Date: January 2014
Client: TrueSpirit – General Assembly (project 2)
Description: An eCommerce website to sell kids uniforms to parents.
My Role: User Experience Designer
Team Members: John Hayward, Kathryn Sadler and Cheryl Lee.
The Brief: TrueSpirit is a (fictional) new internet retailer for schools and parents who want a modern school uniform for K-12 children. It offers updated uniform fashion including pants for girls and zip-up hoodies, provides a “must-haves” checklist from the school’s administrator for each school year, and recommends accessories allowed by the school’s dress code. Unlike traditional suppliers, True Spirit encourages visitors to express their tastes—with some limits. We were also provided with 3 personas – John (single dad), Sarah (busy parent) and Jess (School administrator).
Card Sorting and Competitor Analysis: TrueSpirit has a wide range of clothing for boys and girls, so it needed to be presented in a logical and easy to access manner. As a group we did a card sorting exercise to decide how the menu would reflect this. The card sorting exercise result was then used to create a sitemap and the navigation schema.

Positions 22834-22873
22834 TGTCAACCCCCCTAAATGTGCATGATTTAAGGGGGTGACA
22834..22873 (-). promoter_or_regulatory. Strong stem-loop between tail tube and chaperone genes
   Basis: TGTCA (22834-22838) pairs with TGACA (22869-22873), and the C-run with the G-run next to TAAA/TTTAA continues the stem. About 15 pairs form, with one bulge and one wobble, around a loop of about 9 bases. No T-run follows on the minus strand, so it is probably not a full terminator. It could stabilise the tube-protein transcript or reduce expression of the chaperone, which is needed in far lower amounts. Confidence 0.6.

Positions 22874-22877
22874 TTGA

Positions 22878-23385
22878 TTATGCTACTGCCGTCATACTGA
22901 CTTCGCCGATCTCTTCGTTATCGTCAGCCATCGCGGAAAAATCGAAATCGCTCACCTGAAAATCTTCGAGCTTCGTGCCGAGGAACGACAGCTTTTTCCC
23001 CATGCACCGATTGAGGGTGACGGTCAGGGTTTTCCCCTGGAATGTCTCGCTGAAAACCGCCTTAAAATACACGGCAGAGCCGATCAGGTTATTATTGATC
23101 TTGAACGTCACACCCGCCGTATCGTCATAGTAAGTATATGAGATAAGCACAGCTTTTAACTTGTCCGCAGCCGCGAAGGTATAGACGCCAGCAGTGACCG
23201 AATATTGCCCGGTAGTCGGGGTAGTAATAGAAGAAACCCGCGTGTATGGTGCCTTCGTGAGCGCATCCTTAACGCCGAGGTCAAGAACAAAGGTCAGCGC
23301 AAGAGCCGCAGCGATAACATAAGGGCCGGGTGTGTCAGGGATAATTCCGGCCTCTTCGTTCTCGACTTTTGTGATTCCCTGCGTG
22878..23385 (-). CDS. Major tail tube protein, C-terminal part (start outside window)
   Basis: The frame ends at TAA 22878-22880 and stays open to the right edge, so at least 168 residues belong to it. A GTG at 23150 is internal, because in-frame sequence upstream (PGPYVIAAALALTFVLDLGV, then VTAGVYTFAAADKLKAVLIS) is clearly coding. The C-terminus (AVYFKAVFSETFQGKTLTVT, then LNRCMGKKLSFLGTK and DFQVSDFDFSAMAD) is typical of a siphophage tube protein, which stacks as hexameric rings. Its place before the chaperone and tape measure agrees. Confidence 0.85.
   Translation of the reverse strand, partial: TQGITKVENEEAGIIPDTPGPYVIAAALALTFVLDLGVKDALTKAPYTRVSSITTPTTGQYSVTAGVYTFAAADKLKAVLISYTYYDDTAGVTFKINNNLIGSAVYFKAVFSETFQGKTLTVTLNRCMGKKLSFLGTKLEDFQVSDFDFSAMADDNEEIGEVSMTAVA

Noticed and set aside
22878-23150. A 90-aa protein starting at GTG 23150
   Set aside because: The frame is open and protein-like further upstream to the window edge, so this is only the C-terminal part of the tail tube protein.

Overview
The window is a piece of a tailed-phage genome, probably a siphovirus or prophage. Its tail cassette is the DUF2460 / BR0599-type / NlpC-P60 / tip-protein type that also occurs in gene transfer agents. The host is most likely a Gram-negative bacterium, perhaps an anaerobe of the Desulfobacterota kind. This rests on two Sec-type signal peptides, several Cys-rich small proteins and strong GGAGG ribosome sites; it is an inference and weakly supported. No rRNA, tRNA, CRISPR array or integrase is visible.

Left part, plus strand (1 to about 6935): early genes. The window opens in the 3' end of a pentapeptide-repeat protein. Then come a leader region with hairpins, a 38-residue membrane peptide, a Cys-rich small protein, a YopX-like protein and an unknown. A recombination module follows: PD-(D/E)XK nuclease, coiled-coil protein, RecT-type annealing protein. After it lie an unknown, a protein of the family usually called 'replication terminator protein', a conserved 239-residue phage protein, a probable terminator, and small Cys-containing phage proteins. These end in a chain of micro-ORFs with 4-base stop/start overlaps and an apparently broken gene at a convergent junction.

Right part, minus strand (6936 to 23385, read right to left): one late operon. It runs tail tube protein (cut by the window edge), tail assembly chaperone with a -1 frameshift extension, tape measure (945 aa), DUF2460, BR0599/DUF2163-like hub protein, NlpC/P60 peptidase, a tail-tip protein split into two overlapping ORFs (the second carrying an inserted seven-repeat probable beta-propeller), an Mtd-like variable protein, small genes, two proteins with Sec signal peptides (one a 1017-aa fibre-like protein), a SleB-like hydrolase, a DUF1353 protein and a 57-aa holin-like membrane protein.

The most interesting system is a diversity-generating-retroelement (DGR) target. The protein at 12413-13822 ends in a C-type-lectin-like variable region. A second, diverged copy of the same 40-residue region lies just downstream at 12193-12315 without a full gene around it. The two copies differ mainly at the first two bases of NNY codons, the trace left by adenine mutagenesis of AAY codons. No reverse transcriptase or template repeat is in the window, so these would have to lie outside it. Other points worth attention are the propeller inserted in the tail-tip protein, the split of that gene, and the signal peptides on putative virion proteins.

We then went on to a competitor analysis to see what was currently available. We looked at a wide range of sites in Australia and overseas to see what was done well (what we could potentially incorporate) and what was done not so well.
Sketching, Problem Statements and User Flows: After reading the personas and group discussion, we dived into lo-fi sketching. After a while we felt a bit lost, so we came up with a problem statement for each persona. From that we did a user flow for John and Sarah, and came up with features that would satisfy each persona.
Shopping Cart and Sketching: We then went onto further sketching and started looking at the shopping cart process. We examined other well known stores such as ASOS and Net-a-Porter to see how the big online stores do it. We focused on making the process really simple and easy so our personas wouldn’t need to spend too much time on thinking and more time getting what their kids need.
Wire-framing, Prototyping and User Testing: As we were getting closer and closer to the presentation day, we wire-framed our designs in Omnigraffle – iterating as we went. We only got the chance to do user testing with one person, but were still able to apply a few things we learned from that test.